Palm oil is an extremely popular vegetable oil used in over 50% of all products, most commonly found in hundreds of food items, as well as cosmetics, cleaning agents, and is even used in biodiesels. But as the demand for palm oil increases, what impact does this have on the tropical forests, the biodiversity found there and the global climate?
The rapid increasing demand for palm oil has caused substantial expansion of plantations throughout the forests of Southeast Asia and Africa. Palm plantations are progressing further into forest areas threatening the rich biodiversity in these ecosystems. In the palm oil industry Orangutans are considered pests. During the process of deforestation, Orangutans are often run over by heavy machinery, beaten to death, set on fire or buried alive. Being extremely inquisitive animals, Orangutans often wander into palm oil plantations. This will usually result in the adults being killed and the babies being sold into the pet trade or entertainment industry. Being a key-stone species, Orangutans and the rainforest need each other in order to survive. In the rainforest, every 5 Organutans per square kilometer can help to sustain 5 species of Hornbill, 15 species of Lianas, 50 species of fruit tree and many more.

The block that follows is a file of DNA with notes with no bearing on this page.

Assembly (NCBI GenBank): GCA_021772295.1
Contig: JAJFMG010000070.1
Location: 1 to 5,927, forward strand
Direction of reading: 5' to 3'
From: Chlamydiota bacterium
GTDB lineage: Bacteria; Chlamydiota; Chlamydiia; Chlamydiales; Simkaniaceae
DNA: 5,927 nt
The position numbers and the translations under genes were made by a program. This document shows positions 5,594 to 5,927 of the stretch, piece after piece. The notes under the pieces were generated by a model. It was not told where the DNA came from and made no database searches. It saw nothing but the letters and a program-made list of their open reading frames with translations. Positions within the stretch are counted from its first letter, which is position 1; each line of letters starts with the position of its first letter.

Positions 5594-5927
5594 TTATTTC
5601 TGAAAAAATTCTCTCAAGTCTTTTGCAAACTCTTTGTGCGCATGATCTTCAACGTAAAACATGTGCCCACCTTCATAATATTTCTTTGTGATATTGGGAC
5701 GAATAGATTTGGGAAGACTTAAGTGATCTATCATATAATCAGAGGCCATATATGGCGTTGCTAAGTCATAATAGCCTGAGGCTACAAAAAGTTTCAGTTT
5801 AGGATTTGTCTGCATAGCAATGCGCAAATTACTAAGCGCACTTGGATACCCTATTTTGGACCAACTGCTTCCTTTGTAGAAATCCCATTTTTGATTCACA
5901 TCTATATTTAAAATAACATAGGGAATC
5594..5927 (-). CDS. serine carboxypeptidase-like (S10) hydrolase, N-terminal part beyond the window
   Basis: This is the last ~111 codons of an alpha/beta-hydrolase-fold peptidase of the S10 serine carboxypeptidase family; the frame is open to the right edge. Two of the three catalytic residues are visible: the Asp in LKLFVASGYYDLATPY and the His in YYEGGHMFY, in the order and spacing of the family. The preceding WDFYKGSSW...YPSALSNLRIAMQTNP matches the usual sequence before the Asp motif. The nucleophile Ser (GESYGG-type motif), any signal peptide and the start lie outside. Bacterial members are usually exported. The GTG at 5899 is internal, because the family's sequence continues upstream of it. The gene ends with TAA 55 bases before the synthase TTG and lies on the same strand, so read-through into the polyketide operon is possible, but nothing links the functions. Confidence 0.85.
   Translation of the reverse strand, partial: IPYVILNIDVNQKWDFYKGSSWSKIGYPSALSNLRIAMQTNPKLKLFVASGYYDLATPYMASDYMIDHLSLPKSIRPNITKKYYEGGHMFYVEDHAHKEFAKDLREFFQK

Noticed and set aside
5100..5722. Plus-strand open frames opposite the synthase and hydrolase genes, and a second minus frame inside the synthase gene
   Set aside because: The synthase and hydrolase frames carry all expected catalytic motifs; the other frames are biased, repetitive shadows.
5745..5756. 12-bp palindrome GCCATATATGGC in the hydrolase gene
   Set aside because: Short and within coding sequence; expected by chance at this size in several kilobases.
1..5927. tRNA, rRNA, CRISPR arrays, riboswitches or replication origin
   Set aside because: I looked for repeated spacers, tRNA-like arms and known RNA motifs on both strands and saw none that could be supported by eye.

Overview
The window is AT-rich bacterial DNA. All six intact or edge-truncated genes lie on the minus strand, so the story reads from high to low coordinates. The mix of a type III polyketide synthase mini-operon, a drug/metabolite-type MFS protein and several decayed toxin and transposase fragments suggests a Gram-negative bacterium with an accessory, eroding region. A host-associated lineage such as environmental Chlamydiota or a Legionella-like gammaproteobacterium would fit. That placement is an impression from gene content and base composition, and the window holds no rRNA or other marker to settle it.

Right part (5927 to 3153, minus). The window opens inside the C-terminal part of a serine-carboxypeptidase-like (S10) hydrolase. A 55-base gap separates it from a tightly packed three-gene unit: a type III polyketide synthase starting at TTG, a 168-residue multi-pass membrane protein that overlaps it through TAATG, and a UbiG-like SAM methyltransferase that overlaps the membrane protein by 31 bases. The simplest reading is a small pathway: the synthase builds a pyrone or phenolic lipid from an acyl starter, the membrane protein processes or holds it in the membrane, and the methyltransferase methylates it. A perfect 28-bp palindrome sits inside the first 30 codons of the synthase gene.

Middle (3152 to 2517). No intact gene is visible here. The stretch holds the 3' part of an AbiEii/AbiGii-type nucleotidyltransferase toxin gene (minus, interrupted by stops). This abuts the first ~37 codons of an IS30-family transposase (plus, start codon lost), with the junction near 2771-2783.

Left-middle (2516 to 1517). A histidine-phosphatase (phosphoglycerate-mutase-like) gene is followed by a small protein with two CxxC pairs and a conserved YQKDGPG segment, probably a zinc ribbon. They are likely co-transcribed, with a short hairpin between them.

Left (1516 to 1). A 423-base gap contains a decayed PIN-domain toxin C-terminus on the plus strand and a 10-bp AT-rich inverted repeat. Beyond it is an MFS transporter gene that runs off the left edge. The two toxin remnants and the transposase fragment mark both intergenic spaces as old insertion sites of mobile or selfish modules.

A very important thing to know is that palm oil is only a temporary product without a long-term sustainable solution. Oil palm plantations will only last for around 20-50 years before the soil is completely ripped of all vital nutrients and the trees can no longer produce fruit. By purchasing products containing unsustainable palm oil, you are aiding the destruction of rainforests, wiping out species, and creating a significant ecological disaster. Not only are we destroying the lives of orangutans and other animals, but we are destroying the human race, without rainforests we cannot survive.